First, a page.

Missing tourist didn't know the risks

By Patrice Dougan

One police team searched throughout the night and six more search teams were deployed early this morning. Photo / Thinkstock
One police team searched throughout the night and six more search teams were deployed early this morning. Photo / Thinkstock

A Chinese backpacker who survived three days missing in the bush says he might buy a Lotto ticket to test his luck.

Cheng Chen, 28, went for a walk in National Park, Ruapehu, on Sunday but lost his way and spent three days in the bush, without food or equipment, as poor weather closed in.

A search team found him on Wednesday afternoon on the outskirts of National Park.

He was discharged from Taumarunui Hospital today after receiving treatment for exhaustion and exposure to the cold.

Mr Chen acknowledged some people would describe him as lucky to have survived the experience.

"I'm going to buy a Lotto ticket, if I win a prize that should prove if I'm lucky," he said.

Now would be a good time, with tonight's Lotto jackpot standing at $32 million.

However, Mr Chen declined to elaborate further on his experience, saying it was embarrassing.

"I went to see a waterfall and got lost in the National Park without food, without water, no hiking gear, and nearly died," he said.

The alarm was raised about noon on Tuesday by the owner of the accommodation where Mr Chen had been staying. He had not been seen since before he went for a walk in the Tupapakura Falls Track area on Sunday.

There was concern for his wellbeing, with reports that he was unprepared for the stormy weather that struck the North Island earlier this week.

After Mr Chen was rescued, search co-ordinator Sergeant Colin Wright, said he was lucky to have survived.

The Chinese tourist said he had enjoyed walking in Queenstown and Mt Cook and thought he would take in some hikes at the National Park during his stay, despite staff at the backpackers accommodation warning him conditions on Sunday were not ideal.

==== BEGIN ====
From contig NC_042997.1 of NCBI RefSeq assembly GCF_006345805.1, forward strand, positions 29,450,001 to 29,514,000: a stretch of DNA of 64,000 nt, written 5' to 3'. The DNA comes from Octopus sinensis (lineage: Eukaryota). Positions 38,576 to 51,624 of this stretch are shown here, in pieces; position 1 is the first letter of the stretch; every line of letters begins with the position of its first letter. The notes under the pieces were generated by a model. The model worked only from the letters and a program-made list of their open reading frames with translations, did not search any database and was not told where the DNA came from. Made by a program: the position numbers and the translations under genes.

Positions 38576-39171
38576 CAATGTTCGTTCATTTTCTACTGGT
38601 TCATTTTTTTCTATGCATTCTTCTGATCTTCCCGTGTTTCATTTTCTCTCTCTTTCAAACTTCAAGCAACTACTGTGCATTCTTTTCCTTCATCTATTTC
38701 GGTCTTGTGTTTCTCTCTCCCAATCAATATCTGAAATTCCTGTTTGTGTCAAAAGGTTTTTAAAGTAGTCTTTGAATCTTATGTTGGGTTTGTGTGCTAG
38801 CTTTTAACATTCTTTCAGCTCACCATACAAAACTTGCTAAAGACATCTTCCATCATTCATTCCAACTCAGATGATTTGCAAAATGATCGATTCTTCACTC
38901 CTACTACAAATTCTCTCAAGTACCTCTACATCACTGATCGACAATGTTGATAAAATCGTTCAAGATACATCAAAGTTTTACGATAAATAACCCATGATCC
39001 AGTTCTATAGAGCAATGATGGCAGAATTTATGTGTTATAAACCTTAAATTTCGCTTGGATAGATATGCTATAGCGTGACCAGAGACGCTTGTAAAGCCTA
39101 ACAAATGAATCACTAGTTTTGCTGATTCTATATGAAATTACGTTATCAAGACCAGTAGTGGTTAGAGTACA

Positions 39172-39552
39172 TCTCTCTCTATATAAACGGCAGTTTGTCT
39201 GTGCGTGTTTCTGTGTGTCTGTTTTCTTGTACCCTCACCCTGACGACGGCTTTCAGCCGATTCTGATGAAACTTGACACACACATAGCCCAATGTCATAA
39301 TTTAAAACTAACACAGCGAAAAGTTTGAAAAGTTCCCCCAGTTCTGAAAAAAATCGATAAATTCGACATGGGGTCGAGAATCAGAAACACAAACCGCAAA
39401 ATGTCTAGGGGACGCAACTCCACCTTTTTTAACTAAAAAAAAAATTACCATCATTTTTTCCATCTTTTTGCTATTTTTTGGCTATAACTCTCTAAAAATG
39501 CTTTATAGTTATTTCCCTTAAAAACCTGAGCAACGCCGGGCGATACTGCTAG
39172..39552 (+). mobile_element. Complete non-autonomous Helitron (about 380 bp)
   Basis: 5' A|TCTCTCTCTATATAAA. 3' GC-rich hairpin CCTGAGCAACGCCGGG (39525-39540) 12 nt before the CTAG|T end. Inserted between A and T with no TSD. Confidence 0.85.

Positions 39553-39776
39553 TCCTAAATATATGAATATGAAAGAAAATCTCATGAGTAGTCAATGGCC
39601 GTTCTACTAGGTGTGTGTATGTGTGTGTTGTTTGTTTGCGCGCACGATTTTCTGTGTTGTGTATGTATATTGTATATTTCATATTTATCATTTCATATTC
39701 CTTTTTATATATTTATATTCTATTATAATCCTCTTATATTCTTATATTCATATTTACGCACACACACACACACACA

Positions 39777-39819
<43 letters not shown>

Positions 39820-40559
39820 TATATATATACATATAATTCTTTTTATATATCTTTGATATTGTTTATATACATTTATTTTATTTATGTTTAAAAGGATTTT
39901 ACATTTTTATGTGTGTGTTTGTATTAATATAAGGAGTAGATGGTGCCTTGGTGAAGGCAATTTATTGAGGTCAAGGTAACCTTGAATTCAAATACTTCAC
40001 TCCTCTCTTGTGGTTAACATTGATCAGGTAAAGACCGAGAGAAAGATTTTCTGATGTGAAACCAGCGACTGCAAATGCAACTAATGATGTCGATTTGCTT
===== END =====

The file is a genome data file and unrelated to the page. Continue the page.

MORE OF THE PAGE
He also admitted to misunderstanding the word 'bush' as meaning a small plant, and "did not know that bushes are very dangerous places to go".

After reaching the waterfall look-out point after a couple of hours, he lost his way attempting to retrace his steps.

"When I went in I didn't see those signs, and on the way out I saw many markers I didn't see before, so I got lost," he said.

He said he kept walking "aimlessly" hoping to find his way out, but it quickly became dark, and with no mobile-phone signal he was forced to take refuge in a hollowed out tree stump.

The next day he continued walking, consulting maps and signs along the way trying to establish the way out of the park, but to no avail.

"It was straight-forward to the look-out point but it wasn't straight-forward back to the entrance," he said. "I could not even find the way out, so I was bewildered for a while."

He said he didn't "think too much" about his situation, but concentrated on walking. However, he admitted during the second night alone, sheltering under a rock in wet clothes, he began to feel "superstitious" and suffered strange dreams and hallucinations.

"I didn't have much energy left," he said.

Mr Chen praised New Zealanders for their generosity and for saving his life, describing them as "good natured" and "amazing".

"The people who saved me, I had never seen them before, and I was told they were volunteers, they had jobs and had their lives, but .. went to the National Park and searched for me," he said.

"I'm very grateful to them."

- APNZ

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